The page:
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Health-For-Victory Club Meal Planning Guide: Defeating the Nazis With Deviled Eggs

deviled eggs; bacon-cheese sandwich filling

Health-For-Victory Club Meal Planning Guide is a 1943 pamphlet from the Home Economics Institute of Westinghouse in Mansfield, Ohio. So it brings together wartime scarcity and rationing with the precepts of early-20th-century home economics, which means a lot of things with white sauce.

In all fairness, the majority of the recipes are reasonably wholesome, and cover a wide variety of dishes. The quick bread section includes blueberry nut bread, French toast, corn bread and griddle cakes. Cakes and cookies include gingerbread, oatmeal cookies and lemon molasses cupcakes. There are rarebits, chicken fricassee, cherry dumplings, peach shortcake, and chicken and noodles, as well as the intriguingly named “macaroni hoe.” (It appears to be a robust mac and cheese souffle with an egg base, flavored with green pepper and pimiento.) There’s also a section on dehydrating and brining food to preserve your garden’s output, and tips on making the most of your ration points. And there’s a lot of very sound nutritional advice (such as saving the cooking water from vegetables to use in soups, or relying on beans and nuts for your protein when meat is scarce).

I don’t know if I’m just unusually sensitive to summer heat (this is very possible) or if cultural standards have changed, but the June 1943 book seems to have a lot of heavy, hot and starchy foods for the season. Fruits are stewed; hot cereals are offered; macaroni stars in a lot of non-salad dishes. I didn’t realize this when I was scheduling the various cookbooks, so had to dig a bit to find something suitable for the August heat. But I came up with two recipes that worked well for a cold supper on a warm night: deviled eggs, and bacon-and-cream-cheese sandwich filling.

The sandwich filling was pretty easy. I cooked yet more bacon (at this rate I need to buy stock in Ajax Dishwashing Liquid) and chopped up enough for 1/4 cup; I mixed this with 3 ounces of cream cheese, plus a bit of horseradish, Worcestershire sauce and milk, then chilled it until it was time to spread it on toasted bread. It tasted good. (Is that surprising when the major flavor element is bacon?) The recipe produced enough for three moderate sandwiches or possibly two generous ones, but we went with moderate.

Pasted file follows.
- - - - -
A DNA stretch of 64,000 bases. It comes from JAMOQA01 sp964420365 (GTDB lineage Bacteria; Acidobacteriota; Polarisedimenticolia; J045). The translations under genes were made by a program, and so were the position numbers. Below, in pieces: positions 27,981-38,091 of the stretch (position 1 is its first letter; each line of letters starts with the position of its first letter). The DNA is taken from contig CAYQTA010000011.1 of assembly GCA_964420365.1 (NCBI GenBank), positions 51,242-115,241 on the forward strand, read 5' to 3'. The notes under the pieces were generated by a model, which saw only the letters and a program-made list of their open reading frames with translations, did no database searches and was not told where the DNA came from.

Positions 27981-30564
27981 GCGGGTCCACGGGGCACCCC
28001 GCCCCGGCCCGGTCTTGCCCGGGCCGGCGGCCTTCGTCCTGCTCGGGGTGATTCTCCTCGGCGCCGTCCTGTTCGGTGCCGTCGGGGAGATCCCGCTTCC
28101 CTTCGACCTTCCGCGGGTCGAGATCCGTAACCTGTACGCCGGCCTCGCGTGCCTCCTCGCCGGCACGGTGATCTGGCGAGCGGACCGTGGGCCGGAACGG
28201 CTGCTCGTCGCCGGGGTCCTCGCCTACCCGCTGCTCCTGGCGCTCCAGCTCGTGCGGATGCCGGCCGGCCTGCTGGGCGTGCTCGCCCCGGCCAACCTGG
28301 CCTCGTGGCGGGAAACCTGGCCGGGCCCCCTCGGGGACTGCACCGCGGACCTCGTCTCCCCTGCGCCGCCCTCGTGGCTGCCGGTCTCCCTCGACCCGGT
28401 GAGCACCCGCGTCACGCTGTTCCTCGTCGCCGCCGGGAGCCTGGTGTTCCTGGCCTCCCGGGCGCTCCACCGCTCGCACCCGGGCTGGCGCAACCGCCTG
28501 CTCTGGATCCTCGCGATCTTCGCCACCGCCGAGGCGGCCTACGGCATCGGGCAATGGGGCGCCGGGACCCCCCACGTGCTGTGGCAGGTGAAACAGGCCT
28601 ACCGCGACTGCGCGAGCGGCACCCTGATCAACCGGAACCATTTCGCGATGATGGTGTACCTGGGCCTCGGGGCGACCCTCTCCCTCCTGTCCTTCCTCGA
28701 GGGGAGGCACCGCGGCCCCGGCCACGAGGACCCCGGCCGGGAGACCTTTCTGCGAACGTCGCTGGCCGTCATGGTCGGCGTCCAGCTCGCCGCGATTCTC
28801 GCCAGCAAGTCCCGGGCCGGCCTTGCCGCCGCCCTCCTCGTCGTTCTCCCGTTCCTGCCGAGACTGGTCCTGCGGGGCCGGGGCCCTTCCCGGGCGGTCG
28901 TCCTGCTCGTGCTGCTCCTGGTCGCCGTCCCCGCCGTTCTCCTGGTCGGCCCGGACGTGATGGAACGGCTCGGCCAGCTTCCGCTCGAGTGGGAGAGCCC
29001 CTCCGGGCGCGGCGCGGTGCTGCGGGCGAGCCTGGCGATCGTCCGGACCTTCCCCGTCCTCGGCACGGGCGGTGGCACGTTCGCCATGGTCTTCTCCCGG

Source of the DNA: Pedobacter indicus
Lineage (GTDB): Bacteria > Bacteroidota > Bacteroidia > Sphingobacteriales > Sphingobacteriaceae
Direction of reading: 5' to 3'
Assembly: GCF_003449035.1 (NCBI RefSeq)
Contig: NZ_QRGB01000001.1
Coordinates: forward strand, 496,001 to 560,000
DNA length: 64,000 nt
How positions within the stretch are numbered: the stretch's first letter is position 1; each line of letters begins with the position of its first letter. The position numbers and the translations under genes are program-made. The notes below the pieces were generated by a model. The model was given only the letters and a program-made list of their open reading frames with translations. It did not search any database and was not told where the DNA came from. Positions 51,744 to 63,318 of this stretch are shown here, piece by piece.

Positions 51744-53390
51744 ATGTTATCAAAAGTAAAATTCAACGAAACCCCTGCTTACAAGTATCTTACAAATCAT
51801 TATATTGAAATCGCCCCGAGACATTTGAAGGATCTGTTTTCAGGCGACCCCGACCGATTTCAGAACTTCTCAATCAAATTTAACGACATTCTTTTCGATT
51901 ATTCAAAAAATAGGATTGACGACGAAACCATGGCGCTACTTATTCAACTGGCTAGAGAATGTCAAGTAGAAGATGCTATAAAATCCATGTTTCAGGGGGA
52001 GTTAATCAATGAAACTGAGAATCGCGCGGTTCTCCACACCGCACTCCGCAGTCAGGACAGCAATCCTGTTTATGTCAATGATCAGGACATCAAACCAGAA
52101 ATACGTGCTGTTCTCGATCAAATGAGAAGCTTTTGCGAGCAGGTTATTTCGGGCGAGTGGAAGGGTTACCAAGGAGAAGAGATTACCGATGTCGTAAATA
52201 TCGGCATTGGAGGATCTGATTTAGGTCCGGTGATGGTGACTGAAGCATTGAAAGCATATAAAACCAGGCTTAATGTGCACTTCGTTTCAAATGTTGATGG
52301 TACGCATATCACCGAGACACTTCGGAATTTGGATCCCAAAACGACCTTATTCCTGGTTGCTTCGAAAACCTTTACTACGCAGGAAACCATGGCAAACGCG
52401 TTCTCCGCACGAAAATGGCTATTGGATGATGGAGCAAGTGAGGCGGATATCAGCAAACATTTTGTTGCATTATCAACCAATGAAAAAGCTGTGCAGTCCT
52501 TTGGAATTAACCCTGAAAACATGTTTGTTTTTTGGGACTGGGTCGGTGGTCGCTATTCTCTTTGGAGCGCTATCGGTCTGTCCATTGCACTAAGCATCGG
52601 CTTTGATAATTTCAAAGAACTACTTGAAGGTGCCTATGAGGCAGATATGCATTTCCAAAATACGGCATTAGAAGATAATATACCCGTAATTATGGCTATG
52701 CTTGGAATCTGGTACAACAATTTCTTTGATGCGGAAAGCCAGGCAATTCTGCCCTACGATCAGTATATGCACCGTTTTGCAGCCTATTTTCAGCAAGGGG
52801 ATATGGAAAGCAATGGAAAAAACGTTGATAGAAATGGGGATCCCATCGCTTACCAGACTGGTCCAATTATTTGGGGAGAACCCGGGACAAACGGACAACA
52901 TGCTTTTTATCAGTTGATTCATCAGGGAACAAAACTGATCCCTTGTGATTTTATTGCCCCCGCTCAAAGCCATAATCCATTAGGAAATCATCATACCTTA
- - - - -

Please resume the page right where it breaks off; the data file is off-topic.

The deviled eggs were a bit more work. I followed the booklet’s instructions for hard-cooking the eggs: put the eggs in a pan and cover with cold water, bring to a boil, and simmer 5-8 minutes, then drain off the hot water and rinse well with cold to stop the cooking. At this point the smart thing to do would have been to immediately peel the eggs under cold running water, but I was cooking them a day ahead and so put them into the fridge in the shells. This meant that despite the fairly generous air pocket at the end of some of them (a sign that the eggs were not perfectly fresh, though they were still quite good), the shells did not come off too easily when I did peel them. I didn’t utterly mutilate them, though.

Once the eggs are peeled, they should be cut in half lengthwise, and the yolks pressed through a sieve into a bowl. I used a finer sieve than I think was intended, so it took a bit of time and didn’t do much good for the sieve, but it did make for a nice fluffy filling and no big chunks of yolk. Mix the sieved yolks with some cream, vinegar, mustard, Worcestershire sauce, salt and pepper, and beat the mixture until fluffy. Or, in my case, until you get impatient to get on with it. Scoop the yolk mixture back into the egg halves. You could use a pastry bag to make it pretty, but I didn’t bother. Garnish with paprika or chives.

The deviled eggs tasted good. I wouldn’t say great, but then I’m not really an aficionado, so it’s an uncommon deviled egg indeed that will have me singing its praises. I was perfectly happy with them. I served up the sandwiches and eggs with a sizable green salad, on principle.

Verdict: Success. The recipes were not complicated, and the instructions were clear and accurate. The results tasted good. The bacon-cream-cheese filling certainly does a good job of stretching the serving of bacon; even a generously spread sandwich uses less than half the bacon you’d put on a single BLT. And the hard-boiled egg instructions were right on target, producing nicely yellow yolks (two were slightly tinged with green — I think those eggs were older — but not enough to affect the color of the filling). I don’t feel especially called to make either again, but I don’t specifically object to doing so.

3 Comments

  1. Sally says:

    Gawd, how I LOOOOOVE deviled eggs. If Dave makes a dozen eggs’ worth, I can EASILY eat half. Which is just horrible for me, but they’re so gooood, I just can’t help myself.

  2. Jenna says:

    I recently came across this pamphlet (sans cover) at my parents’ house. Thanks for posting the month and year it was published; I was able to figure out June, but wasn’t sure of the year.
    Lemon molasses cupcakes are in the oven and smell divine! :D

  3. jan says:

    Just wanted to chime in! The many macaroni dishes have more to do with rationing then heat. It was probably easier to get or make macaroni than lettuce, unless you had a victory garden, or meat dishes. This information is usually in the very front of phamlet or on back cover.

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